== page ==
Understanding the Impact of Face Mask Usage Through Epidemic Simulation of Large Social Networks (Article, 2014) [WorldCat.org]
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Understanding the Impact of Face Mask Usage Through Epidemic Simulation of Large Social Networks

Author: Susan M Mniszewski Affiliation: Los Alamos National Laboratory, Los Alamos, NM, 87545, USA; Sara Y Del Valle Affiliation: Los Alamos National Laboratory, Los Alamos, NM, 87545, USA; Reid Priedhorsky Affiliation: Los Alamos National Laboratory, Los Alamos, NM, 87545, USA; James M Hyman Affiliation: Tulane University, New Orleans, LA, 70118, USA; Kyle S Hickman Affiliation: Tulane University, New Orleans, LA, 70118, USA
Edition/Format: Chapter Chapter : English
Summary:
Evidence from the 2003 SARS epidemic and 2009 H1N1 pandemic shows that face masks can be an effective non-pharmaceutical intervention in minimizing the spread of airborne viruses. Recent studies have shown that using face masks is correlated to an individual’s age and gender, where females and older adults are more likely to wear a mask than males or youths. There are only a few studies quantifying the impact of  Read more...
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All Authors / Contributors: Susan M Mniszewski Affiliation: Los Alamos National Laboratory, Los Alamos, NM, 87545, USA; Sara Y Del Valle Affiliation: Los Alamos National Laboratory, Los Alamos, NM, 87545, USA; Reid Priedhorsky Affiliation: Los Alamos National Laboratory, Los Alamos, NM, 87545, USA; James M Hyman Affiliation: Tulane University, New Orleans, LA, 70118, USA; Kyle S Hickman Affiliation: Tulane University, New Orleans, LA, 70118, USA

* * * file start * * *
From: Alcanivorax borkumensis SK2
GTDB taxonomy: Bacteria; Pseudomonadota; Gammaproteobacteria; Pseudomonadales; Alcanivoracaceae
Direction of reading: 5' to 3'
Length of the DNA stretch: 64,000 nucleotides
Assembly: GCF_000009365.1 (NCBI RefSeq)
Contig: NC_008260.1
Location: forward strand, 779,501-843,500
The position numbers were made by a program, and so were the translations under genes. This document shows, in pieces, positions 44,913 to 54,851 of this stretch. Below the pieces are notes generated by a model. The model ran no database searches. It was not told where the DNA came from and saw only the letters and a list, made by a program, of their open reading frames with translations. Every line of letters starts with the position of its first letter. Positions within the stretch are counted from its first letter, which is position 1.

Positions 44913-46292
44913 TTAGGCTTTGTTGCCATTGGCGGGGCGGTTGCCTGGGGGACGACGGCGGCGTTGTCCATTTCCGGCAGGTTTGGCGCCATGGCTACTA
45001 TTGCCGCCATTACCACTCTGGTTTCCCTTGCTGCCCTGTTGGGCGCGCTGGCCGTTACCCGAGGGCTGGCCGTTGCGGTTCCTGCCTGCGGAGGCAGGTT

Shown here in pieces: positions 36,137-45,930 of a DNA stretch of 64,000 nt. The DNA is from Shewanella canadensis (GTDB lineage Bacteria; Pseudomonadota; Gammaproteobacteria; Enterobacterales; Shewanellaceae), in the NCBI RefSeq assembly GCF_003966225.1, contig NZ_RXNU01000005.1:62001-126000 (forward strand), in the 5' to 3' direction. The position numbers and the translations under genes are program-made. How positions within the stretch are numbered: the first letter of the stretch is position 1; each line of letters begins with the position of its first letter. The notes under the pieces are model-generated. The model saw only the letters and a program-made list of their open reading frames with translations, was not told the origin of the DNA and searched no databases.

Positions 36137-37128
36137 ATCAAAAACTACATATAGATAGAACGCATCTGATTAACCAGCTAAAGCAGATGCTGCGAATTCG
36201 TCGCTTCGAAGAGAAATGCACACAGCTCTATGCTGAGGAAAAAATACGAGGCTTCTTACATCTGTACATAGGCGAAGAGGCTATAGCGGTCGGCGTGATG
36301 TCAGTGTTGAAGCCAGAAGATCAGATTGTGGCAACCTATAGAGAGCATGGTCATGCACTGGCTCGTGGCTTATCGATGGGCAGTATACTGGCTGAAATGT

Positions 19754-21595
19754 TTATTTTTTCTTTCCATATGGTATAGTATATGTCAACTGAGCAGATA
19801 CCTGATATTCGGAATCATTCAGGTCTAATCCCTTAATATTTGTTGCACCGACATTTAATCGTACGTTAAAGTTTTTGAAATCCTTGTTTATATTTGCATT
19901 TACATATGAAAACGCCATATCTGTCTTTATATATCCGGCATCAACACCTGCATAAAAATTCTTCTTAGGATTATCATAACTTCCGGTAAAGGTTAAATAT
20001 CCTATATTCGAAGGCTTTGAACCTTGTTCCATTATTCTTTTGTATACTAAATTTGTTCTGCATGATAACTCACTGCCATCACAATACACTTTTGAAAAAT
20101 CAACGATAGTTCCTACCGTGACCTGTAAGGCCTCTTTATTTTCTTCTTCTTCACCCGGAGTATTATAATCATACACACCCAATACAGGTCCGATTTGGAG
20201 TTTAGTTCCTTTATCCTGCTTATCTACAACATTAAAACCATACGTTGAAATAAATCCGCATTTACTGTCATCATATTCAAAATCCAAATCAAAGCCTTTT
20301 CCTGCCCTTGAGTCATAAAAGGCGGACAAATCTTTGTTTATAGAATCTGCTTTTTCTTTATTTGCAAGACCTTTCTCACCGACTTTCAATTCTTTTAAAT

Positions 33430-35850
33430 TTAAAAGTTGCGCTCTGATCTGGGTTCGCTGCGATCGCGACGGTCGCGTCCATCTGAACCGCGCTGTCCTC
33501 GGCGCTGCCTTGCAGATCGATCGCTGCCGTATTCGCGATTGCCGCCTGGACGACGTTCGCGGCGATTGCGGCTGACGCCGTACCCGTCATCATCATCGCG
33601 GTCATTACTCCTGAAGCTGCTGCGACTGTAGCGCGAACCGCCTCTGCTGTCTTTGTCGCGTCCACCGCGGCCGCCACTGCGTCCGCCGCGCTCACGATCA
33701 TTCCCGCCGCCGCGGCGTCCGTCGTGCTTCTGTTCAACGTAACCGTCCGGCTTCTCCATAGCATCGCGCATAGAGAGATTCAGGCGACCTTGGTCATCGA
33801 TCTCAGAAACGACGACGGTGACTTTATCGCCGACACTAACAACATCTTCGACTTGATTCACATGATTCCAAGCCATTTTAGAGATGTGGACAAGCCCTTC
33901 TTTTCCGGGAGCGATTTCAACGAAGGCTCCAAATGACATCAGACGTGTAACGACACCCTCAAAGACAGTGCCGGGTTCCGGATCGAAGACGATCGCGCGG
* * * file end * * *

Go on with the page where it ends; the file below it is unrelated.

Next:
ISBN: 978-3-642-39148-4 978-3-642-39149-1
Publication:Dabbaghian, Vahid, vdabbagh@sfu.ca, The IRMACS Centre, The MoCSSy Program, Simon Fraser University, Burnaby, Canada; Theories and Simulations of Complex Social Systems; 97-115; Berlin, Heidelberg : Springer Berlin Heidelberg : Springer
Language Note: English
Unique Identifier: 5661166149
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Abstract:

Evidence from the 2003 SARS epidemic and 2009 H1N1 pandemic shows that face masks can be an effective non-pharmaceutical intervention in minimizing the spread of airborne viruses. Recent studies have shown that using face masks is correlated to an individual’s age and gender, where females and older adults are more likely to wear a mask than males or youths. There are only a few studies quantifying the impact of using face masks to slow the spread of an epidemic at the population level, and even fewer studies that model their impact in a population where the use of face masks depends upon the age and gender of the population. We use a state-of-the-art agent-based simulation to model the use of face masks and quantify their impact on three levels of an influenza epidemic and compare different mitigation scenarios. These scenarios involve changing the demographics of mask usage, the adoption of mask usage in relation to a perceived threat level, and the combination of masks with other non-pharmaceutical interventions such as hand washing and social distancing. Our results shows that face masks alone have limited impact on the spread of influenza. However, when face masks are combined with other interventions such as hand sanitizer, they can be more effective. We also observe that monitoring social internet systems can be a useful technique to measure compliance. We conclude that educating the public on the effectiveness of masks to increase compliance can reduce morbidity and mortality.

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